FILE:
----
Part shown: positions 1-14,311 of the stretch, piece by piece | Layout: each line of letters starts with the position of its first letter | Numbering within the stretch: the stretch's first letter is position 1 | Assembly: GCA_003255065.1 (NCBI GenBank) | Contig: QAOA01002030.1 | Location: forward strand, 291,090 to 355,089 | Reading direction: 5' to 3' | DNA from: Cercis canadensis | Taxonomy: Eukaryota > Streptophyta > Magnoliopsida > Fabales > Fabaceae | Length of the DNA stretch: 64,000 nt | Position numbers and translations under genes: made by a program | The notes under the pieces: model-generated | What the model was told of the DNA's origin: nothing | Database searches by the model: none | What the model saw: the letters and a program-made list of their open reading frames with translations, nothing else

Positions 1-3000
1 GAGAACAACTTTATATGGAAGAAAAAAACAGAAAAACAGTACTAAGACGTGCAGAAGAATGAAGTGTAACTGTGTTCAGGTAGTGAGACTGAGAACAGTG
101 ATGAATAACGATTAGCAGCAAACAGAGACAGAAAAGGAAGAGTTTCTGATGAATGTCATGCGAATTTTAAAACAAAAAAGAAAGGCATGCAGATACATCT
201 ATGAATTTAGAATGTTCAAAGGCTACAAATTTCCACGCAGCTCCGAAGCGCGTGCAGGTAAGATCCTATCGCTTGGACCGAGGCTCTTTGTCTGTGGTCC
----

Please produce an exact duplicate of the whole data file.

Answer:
Part shown: positions 1-14,311 of the stretch, piece by piece | Layout: each line of letters starts with the position of its first letter | Numbering within the stretch: the stretch's first letter is position 1 | Assembly: GCA_003255065.1 (NCBI GenBank) | Contig: QAOA01002030.1 | Location: forward strand, 291,090 to 355,089 | Reading direction: 5' to 3' | DNA from: Cercis canadensis | Taxonomy: Eukaryota > Streptophyta > Magnoliopsida > Fabales > Fabaceae | Length of the DNA stretch: 64,000 nt | Position numbers and translations under genes: made by a program | The notes under the pieces: model-generated | What the model was told of the DNA's origin: nothing | Database searches by the model: none | What the model saw: the letters and a program-made list of their open reading frames with translations, nothing else

Positions 1-3000
1 GAGAACAACTTTATATGGAAGAAAAAAACAGAAAAACAGTACTAAGACGTGCAGAAGAATGAAGTGTAACTGTGTTCAGGTAGTGAGACTGAGAACAGTG
101 ATGAATAACGATTAGCAGCAAACAGAGACAGAAAAGGAAGAGTTTCTGATGAATGTCATGCGAATTTTAAAACAAAAAAGAAAGGCATGCAGATACATCT
201 ATGAATTTAGAATGTTCAAAGGCTACAAATTTCCACGCAGCTCCGAAGCGCGTGCAGGTAAGATCCTATCGCTTGGACCGAGGCTCTTTGTCTGTGGTCC